When Katie Couric televised her own colonoscopy to encourage early detection of colon cancer, it worked. Suddenly, people in late middle age found themselves having to answer to their children and friends as to the state of their bowels. The incidence of colonoscopies increased as death rates for the cancer decreased. Perhaps we need some celebrities to take up the case for the product of colons: manure. In the circles I run in, Gene Logsdon passes for a celebrity, but maybe we could get some extra lift if we recruited Justin Bieber or Lady Gaga. They might appeal to a different sort of audience than a curmudgeonly old farmer from Ohio.
With Logsdon, you don’t get a lot of sentimental prose about the uplifting feeling of holding sweet-smelling fully composted manure in your palm. No, he gets right down to business. He tells you where to get your animals to dump, how you handle a pitchfork, and for that matter the right kind of pitchfork to use. He doesn’t skip past the stage where the manure stinks to high heaven, he just helps you get through it.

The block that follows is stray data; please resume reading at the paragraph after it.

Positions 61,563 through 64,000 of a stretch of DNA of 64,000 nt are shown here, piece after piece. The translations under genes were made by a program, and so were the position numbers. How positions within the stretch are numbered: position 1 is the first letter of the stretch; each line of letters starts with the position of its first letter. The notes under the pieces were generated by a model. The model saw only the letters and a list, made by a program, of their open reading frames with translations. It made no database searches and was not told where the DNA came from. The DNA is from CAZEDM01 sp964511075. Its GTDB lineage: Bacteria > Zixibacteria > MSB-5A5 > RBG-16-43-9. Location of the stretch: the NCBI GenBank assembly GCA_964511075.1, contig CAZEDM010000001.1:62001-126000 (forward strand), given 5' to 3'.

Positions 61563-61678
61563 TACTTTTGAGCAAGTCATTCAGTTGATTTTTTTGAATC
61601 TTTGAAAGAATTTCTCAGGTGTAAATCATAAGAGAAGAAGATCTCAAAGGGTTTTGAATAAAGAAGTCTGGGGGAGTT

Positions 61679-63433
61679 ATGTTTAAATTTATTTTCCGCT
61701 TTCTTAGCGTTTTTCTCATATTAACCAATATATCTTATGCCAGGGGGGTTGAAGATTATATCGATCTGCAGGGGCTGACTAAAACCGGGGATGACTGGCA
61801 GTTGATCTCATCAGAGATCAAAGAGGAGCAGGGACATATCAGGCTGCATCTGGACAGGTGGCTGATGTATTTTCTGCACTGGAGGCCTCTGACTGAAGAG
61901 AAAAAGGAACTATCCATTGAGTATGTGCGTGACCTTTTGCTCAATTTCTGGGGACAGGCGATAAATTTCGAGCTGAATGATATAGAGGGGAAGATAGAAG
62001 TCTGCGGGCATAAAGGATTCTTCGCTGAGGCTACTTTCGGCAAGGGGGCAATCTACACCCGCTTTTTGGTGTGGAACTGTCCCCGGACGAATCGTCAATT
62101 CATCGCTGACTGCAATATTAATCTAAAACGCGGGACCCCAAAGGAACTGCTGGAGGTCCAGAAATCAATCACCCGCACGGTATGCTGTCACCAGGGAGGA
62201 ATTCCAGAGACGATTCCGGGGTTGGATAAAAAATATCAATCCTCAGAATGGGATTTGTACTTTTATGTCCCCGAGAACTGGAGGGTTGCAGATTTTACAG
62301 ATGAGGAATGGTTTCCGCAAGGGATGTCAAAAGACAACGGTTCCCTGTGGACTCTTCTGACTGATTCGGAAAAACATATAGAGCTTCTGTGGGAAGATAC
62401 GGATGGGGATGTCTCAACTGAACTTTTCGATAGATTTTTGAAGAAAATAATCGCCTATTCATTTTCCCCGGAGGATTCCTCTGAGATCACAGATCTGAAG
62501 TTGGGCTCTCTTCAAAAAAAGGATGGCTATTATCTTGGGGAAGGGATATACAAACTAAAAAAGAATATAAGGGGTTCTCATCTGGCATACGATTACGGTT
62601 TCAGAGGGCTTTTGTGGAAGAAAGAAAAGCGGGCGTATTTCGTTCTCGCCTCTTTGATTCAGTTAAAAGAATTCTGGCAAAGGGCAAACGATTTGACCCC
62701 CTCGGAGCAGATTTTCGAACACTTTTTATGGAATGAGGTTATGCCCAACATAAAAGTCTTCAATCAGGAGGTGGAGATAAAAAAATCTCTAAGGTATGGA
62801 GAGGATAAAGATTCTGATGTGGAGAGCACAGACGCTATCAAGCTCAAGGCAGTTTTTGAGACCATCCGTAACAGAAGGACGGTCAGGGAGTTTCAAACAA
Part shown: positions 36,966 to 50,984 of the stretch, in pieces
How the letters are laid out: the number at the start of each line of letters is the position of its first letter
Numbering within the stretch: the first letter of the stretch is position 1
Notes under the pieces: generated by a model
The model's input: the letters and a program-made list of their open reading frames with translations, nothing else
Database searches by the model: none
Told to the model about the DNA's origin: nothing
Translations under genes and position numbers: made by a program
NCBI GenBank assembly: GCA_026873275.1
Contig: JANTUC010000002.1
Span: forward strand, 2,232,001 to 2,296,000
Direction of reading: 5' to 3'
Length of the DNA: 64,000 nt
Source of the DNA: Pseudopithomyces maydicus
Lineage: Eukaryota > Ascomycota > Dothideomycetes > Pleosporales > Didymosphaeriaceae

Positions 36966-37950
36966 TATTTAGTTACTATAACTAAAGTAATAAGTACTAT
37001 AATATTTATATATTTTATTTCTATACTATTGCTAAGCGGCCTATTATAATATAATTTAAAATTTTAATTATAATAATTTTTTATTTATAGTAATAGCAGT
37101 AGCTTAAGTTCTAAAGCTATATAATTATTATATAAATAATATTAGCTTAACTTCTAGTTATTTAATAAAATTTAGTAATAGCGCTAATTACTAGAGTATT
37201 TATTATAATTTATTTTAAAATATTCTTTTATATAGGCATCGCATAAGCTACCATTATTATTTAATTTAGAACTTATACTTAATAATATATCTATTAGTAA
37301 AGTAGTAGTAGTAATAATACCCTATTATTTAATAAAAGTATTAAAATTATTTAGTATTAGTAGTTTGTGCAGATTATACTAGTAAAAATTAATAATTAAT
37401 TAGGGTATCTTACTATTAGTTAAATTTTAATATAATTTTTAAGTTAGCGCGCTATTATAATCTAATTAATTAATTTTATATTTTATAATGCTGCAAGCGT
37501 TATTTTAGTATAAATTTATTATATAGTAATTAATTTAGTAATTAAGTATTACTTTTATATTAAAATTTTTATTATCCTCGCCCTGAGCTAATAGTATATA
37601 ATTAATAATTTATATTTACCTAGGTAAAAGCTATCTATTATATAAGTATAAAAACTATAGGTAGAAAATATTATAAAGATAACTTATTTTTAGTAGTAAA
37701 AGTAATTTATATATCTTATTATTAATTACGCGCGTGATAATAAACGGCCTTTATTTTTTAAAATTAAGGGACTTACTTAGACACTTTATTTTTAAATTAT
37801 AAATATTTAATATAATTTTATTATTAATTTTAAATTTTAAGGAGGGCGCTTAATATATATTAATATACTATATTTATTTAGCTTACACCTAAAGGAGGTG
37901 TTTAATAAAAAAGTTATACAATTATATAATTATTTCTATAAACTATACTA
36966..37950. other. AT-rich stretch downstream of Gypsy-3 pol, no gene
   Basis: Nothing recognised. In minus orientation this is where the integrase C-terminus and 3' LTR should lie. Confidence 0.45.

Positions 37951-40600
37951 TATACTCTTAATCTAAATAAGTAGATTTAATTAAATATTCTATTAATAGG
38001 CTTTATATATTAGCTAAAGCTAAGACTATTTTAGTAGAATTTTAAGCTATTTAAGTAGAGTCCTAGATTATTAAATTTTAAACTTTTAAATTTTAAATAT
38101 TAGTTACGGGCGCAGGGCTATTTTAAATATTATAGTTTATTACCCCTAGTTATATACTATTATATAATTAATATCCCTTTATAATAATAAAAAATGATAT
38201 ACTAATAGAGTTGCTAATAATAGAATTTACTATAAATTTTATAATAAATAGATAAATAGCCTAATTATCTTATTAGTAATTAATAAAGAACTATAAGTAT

By talking about pitchforks, I’ve already lost the policy wonks. They will tell us that the only way we can manage manure to save humanity is to build giant anaerobic digesters that will harvest the methane from the septic lagoons of factory farms. Logsdon argues convincingly and at times mockingly otherwise, pointing out that such farms are not only an abomination from many moral and environmental perspectives, but that in the long run they are not economically viable.
One of his favorite hobbies is attacking conventional wisdom as espoused by the talking heads. If agri-business considers something essential, he’s bound to show how it’s really an unsustainable fad. However, refuting the arguments of agribusiness is just a side track, the main line of the book is reserved for explaining how he believes manure management does work. He is confident that eventually everyone else will figure out what doesn’t work. (more…)